Recording Studio Gospel
(more to come….)
Many artists don’t really know what to expect when they first utter the phrase, “Let’s record an album.” It involves a lot more than playing ten songs a few times each and going home with a shiny new CD.
So read below…
Whether you’re venturing into the studio for the first time or fifth time hopefully you’ll be able to take something from this.
1) Make sure your songs are really ready
Do you know your song part inside and out?
Practice the song you are recording until you are sick and tired of it….
And then practice it a whole lot more.
Stay focused on it to make it the tightest it can be. Practice your parts individually, turn your amps down and make sure you can play your part cleanly, and precisely. Practice with a metronome or click track.
Some drummers, who do a lot of flashy fills, yet can’t play the beat solidly and to a click track will never provide a solid foundation for the rest of the tracks.
Our rehearsal rooms cost from only £5 per hour with back line. Much cheaper than your recording.
2) Be realistic with your budget expectations.
Is your Budget tight?
Time Equals Money. Money Equals Quality.
What are these tracks actually for? Do you want to release them? Are they purely to demo your ‘new sound’ (in which case you might only need to do live recordings and therefore save yourself some cash)?
You should now know how many songs you’re wanting to record and for what purpose.
One or two well-recorded tracks are way stronger than ten sloppy ones.
Recording an album with broadcasting quality will cost much more than a demo.
3) Song first not your solo
Make sure your part actually contributes to the song and doesn’t just take up space. So many times, bands get in the studio and really have not written their individual parts for the song, they’ve just been writing their parts for themselves. It should be all about the song.
4) Love thy sound engineer
One of the studio’s pet hates is when people disregard the advice and opinions of those who know better about a certain subject than them. If a sound engineer tells you that a certain aspect of your song isn’t right, then he/she is probably worth listening to. Let us remember that this is our job and before you walked, through those studio doors there were hundreds, if not thousands like you previously.
We understand your music is precious to you, but your music needs an impartial sound engineer’ guiding hands to cook it into a beautiful piece of three and a half minutes of audible delight.
There are three main processes in recording your works and be aware that not always the same person will provide all three services: Tracking, Mixing and Mastering.
Be sure to have a conversation with us if you would like us to do work on your postproduction.
5) Love thy band members
Squash any personal drama before you get to the studio. Time you are spending arguing at the studio is time that you are not being creative, it also tends to ruin the vibe. If you haven’t agreed on what the plan is, the arrangement of the song… the studio is not the place to do that. Unless you booked our writing room.
Don’t bring anyone in the studio that’s not involved with the song. Extra friends, girlfriends…
They distract us, they distract your band members and they distract you!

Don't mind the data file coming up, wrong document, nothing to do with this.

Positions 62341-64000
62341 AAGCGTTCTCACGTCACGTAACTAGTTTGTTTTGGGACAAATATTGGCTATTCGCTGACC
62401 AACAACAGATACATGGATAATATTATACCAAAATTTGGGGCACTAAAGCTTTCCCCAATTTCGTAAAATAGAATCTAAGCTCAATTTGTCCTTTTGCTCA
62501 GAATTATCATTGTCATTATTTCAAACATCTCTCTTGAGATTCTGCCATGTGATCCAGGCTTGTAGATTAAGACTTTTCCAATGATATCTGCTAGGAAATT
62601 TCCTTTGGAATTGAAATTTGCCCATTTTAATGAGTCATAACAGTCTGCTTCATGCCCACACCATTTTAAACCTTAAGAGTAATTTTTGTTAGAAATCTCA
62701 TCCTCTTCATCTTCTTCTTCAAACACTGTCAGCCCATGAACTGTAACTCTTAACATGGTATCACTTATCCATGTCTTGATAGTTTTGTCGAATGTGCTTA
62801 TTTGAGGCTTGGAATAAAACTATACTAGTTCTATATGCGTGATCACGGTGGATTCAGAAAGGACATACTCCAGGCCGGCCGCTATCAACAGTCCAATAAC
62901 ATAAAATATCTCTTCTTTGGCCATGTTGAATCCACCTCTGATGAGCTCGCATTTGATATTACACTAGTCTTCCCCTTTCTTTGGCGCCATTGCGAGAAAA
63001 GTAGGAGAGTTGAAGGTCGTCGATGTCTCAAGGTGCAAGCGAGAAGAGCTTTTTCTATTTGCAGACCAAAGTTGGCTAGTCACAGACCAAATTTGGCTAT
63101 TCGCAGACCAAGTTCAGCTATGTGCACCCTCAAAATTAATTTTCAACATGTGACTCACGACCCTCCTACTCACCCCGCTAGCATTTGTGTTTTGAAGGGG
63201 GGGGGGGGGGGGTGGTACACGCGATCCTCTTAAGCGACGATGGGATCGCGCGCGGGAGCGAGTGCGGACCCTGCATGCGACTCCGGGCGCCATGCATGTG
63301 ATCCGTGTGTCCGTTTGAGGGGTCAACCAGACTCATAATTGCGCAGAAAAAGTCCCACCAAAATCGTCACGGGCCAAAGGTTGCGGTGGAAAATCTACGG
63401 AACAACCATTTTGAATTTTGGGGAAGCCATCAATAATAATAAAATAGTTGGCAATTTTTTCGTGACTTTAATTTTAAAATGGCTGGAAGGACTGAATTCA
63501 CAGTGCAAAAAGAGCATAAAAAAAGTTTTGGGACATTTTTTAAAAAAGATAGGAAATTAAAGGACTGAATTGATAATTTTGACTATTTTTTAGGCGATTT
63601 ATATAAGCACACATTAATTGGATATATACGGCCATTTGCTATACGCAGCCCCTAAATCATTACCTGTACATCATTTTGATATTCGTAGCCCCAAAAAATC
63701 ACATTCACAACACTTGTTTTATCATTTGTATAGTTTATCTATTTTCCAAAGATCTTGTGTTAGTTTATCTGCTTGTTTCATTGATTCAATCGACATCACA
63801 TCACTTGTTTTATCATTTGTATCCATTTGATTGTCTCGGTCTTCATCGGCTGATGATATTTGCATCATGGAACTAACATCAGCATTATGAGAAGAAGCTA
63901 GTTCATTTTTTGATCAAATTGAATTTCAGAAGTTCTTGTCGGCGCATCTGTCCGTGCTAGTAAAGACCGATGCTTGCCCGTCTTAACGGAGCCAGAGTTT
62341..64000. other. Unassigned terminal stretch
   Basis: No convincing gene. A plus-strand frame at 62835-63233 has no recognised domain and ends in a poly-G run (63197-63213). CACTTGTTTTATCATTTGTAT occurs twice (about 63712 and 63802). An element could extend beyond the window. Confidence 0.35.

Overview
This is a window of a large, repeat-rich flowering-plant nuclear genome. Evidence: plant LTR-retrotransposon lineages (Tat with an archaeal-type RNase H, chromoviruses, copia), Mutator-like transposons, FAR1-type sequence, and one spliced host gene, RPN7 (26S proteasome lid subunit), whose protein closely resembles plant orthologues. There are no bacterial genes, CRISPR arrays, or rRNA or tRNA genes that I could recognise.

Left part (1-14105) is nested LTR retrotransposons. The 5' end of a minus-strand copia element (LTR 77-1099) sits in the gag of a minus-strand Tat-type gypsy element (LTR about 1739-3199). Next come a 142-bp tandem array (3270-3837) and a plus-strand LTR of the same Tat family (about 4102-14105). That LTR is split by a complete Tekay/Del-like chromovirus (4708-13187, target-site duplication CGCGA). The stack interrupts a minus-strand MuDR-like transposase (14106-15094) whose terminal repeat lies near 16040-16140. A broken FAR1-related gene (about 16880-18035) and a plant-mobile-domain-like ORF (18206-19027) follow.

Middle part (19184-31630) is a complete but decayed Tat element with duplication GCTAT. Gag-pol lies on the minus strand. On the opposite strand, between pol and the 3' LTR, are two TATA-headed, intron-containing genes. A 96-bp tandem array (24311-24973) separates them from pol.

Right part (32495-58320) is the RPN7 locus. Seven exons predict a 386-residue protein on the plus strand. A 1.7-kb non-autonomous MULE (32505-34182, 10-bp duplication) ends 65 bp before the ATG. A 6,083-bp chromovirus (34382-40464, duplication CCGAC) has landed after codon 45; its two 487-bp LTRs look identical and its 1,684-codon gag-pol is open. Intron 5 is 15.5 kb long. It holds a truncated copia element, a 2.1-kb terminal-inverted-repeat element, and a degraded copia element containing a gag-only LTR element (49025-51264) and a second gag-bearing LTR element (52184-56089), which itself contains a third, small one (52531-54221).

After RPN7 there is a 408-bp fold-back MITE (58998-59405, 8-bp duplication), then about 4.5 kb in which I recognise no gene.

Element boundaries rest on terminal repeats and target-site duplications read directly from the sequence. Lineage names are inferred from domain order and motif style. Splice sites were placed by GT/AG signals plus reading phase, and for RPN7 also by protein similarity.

6) Be radio friendly
Pretty straight forward but an alarming amount of artists always forget this as they’re usually extremely giddy by the fact the recording process is done and they can’t wait to get a copy to their mum.
Is your song 5 minutes long? Then get yourself a nice little 3 and a half minute radio edit. Your song has to be radio-friendly!
Radio’s worry about allocating too much airtime to one artist may drop your song from their playlist.
Get instrumentals of everything you do as it helps people like us get your much on TV/adverts/games.
7) Make sure your work ethic is up to scratch
Get plenty of rest before your appointment and don’t come in hangover, drunk or high.
Be prepared to play your parts over and over and to sing your songs many times. Don’t get impatient. Work hard, take your time and you’ll be a million times more pleased with the end result.
8) Without your instruments…. there is no track!
Make sure you have your instruments serviced by a professional. Get new strings put on and have your instrument’s intonation fixed, fix any buzzes or loose jacks, dirty pots…
Tune your drum kit, take care of your vocal cords…
9) Preproduction is the key
If your budget does not allow you to have professional preproduction – DIY!
Record your song at practice on a cheap stereo without vocals and with lead vocals. Everyone should listen to these to work out vocal parts, harmonies…
Realize that the reward is equal to the amount of work you put into it, in your own time, before and during the studio session. If you’re planning on having extra studio musicians on your recording, be sure you take the time to at least have a chord chart with lyrics written out. This will save you time and money in the studio.
Analyze some of your favourite recordings in the genre you belong to, and make sure your songs are really that prepared. Pay close attention to the way the bands create space, anticipation, energy and dynamics. They do this by writing their parts according to what the song needs, not necessarily what they’d like to be playing, but a part that really makes the song evolve. Just because you’re in the band, doesn’t mean you have to be playing 100% of the time.
If at all possible, send the engineer and producer a rough recording of your song well in advance to your booked studio date. A rehearsal room recording is fine.
10) Let us like you
We are pros and we will do our job no matter what. If you are a prick it’s harder for us to be creative.
So don’t be a prick.